Last week CrateDB v1.0.1 was released as Generally Available. This is the culmination of years of work, thousands of commits and in excess of 1 million downloads.
To celebrate this release I wanted to take a moment to poke into the contributions.
Reminder: The Blue Blobs
It’s been a long time since I wrote about a Blue Blobs visualisation of a Git repo. So I thought I’d start with a small reminder:
- Each row represents one contributor to the repository
- A real-life human being might have more than one row in the repo
- Each column of blue dots represents one week
- The darker the blue, the more activity (measured in commits) that week
- The dates shown represent the first and most recent commit times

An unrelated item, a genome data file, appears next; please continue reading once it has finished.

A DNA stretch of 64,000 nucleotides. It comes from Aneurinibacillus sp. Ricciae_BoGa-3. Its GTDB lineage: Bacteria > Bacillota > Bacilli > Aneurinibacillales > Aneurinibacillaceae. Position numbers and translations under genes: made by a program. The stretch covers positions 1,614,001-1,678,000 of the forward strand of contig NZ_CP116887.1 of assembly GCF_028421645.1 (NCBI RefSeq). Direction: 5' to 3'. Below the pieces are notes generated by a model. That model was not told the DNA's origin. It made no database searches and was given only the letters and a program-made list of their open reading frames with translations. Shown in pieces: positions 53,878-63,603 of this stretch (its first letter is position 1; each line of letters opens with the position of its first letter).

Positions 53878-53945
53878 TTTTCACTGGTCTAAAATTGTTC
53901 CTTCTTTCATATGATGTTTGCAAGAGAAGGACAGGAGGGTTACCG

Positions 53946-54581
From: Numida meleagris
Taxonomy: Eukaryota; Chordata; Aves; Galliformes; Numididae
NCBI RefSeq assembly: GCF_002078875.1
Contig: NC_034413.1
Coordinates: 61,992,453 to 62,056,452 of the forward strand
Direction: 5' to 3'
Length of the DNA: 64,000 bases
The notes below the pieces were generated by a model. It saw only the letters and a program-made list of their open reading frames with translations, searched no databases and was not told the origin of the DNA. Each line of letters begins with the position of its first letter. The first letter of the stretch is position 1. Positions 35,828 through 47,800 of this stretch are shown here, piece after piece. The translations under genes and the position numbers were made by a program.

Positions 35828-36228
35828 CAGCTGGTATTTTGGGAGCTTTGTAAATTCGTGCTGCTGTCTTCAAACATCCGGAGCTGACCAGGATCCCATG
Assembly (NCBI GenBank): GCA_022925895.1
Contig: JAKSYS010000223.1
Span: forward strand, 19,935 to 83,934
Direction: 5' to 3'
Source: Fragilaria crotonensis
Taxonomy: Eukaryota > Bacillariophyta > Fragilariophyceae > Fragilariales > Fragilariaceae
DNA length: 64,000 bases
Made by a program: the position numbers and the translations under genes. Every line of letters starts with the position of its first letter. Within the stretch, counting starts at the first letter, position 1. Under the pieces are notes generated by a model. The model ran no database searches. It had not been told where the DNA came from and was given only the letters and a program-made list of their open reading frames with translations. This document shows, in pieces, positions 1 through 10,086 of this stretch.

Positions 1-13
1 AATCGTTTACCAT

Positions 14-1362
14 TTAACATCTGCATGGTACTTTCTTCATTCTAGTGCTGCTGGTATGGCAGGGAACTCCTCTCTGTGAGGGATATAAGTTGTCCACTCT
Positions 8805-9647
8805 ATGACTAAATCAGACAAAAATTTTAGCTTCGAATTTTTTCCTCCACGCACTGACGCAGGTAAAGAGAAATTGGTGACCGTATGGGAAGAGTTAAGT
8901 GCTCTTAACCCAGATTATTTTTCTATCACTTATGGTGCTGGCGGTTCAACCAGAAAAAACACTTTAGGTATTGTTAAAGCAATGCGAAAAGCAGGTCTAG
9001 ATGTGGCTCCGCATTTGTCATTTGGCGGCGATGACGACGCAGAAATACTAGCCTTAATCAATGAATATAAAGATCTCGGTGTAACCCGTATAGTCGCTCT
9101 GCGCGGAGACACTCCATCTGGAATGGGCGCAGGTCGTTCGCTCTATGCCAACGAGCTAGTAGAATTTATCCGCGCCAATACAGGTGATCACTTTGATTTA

The count of commits can be a useful metric for productivity. But typically not by itself. So try and resist to make too many judgements of what is going on inside a community when looking at these pictures.
Crate GA Blobs
I think this is pretty typical for a young-ish community:
- There’s only a handful of regular contributors (and they are all getting paid to contribute)
- New contributor acquisition is slow
- The (slim) majority of contributors only make a few commits and then disappear
If your name appears on this diagram somewhere, congratulations and thank you for your contrubutions to Crate v1.0.1.
With the first Crate GA release now made, it will be interesting to see how this diagram changes over time. At the very least, I would hope to see an increase in contributor acquisition.